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India 'desperate' to turn fortunes: Warner

India 'desperate' to turn fortunes: Warner

Australian opener David Warner said he was surprised by how poor the tourists had been.

Sydney: Australian opener David Warner said he sensed "desperation" among the Indian visitors as they try to salvage something from their dismal Down Under tour.

Warner, who helped Australia secure their place in the tri-series ODI finals following a massive win over India on Sunday, said he was surprised by how poor the tourists had been, given the talent and experience at their disposal.

The 25-year-old batsman was Man of the Match after topscoring with 68 as Australia romped to a bonus-point 87-run win over India in Sydney.

The defeat compounded a wretched run by India, who were hammered 4-0 in the Test series against Australia and have won just two of seven tri-series games.

India must claim a bonus-point (five-point) win over Sri Lanka in Hobart on Tuesday and hope the Sri Lankans lose to Australia in Melbourne on Friday to have any hope of playing in the best-of-three match finals series.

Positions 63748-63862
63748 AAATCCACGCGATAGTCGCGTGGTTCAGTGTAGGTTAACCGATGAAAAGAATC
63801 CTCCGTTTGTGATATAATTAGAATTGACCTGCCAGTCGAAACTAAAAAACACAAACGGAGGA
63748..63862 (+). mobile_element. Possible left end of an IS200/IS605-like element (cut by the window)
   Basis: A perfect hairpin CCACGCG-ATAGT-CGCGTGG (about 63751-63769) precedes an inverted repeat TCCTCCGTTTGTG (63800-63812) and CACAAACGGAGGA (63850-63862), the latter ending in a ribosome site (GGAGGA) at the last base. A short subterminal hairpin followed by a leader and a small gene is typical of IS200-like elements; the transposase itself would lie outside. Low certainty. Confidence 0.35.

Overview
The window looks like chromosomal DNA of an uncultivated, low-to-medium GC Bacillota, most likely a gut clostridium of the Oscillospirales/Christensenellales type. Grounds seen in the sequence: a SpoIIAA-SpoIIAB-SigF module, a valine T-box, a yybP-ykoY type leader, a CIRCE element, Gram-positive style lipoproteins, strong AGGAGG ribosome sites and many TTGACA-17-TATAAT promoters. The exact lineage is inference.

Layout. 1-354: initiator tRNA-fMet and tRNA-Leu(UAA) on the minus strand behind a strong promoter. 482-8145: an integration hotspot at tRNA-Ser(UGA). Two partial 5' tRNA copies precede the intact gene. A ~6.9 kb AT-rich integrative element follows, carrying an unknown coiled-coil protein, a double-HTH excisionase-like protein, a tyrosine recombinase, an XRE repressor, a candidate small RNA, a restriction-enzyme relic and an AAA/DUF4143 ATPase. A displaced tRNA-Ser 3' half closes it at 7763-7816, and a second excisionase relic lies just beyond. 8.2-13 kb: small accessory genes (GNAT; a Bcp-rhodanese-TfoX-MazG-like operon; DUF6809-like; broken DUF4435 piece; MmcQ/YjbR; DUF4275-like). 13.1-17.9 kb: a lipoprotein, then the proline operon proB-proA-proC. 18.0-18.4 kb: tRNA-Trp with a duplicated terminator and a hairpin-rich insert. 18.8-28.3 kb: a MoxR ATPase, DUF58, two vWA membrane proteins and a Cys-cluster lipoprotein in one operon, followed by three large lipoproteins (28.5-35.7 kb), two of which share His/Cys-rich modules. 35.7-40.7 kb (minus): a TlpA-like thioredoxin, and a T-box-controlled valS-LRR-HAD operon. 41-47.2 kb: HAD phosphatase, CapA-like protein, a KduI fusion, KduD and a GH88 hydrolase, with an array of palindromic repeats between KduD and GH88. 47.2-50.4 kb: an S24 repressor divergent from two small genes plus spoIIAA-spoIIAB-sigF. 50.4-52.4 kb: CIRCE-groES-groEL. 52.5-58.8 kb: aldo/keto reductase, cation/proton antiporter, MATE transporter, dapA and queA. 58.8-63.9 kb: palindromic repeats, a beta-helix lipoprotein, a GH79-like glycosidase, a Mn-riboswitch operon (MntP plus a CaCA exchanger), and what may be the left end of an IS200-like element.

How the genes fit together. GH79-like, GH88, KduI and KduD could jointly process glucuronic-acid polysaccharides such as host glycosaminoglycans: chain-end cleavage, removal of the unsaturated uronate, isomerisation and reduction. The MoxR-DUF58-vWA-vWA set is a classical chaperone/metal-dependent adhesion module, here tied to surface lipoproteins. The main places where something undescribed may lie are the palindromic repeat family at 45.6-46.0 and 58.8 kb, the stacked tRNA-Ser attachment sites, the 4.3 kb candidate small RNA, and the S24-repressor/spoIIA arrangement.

Warner said India captain MS Dhoni's had voiced disappointment at two controversial umpiring decisions that went against his side on Sunday, revealing the urgency of his desire to arrest their slump.

"We can see the desperation from the Indians this summer... they're trying to get something out of it," Warner told reporters on Monday.

"They got beat 4-0 in the Test series and now they're not doing too well in the one-dayers so they're trying to appeal for anything at the moment."

Warner said he was surprised that India's world-class line-up had struggled during the tour, particularly with the bat. India were again skittled out cheaply on Sunday - for 165 off 39.3 overs in reply to Australia's 252 for nine. But Warner backed them to bounce back sooner or later.

"They're a very, very good team and there's some serious talent in the side," he said."They definitely haven't lost interest, they're always out there for a contest. They'll find their form eventually, after this series."

Warner said the Indian batsmen were letting little things affect them, such as people moving behind the sightscreen.

"Little things are playing on their minds... so it's obviously affecting their game."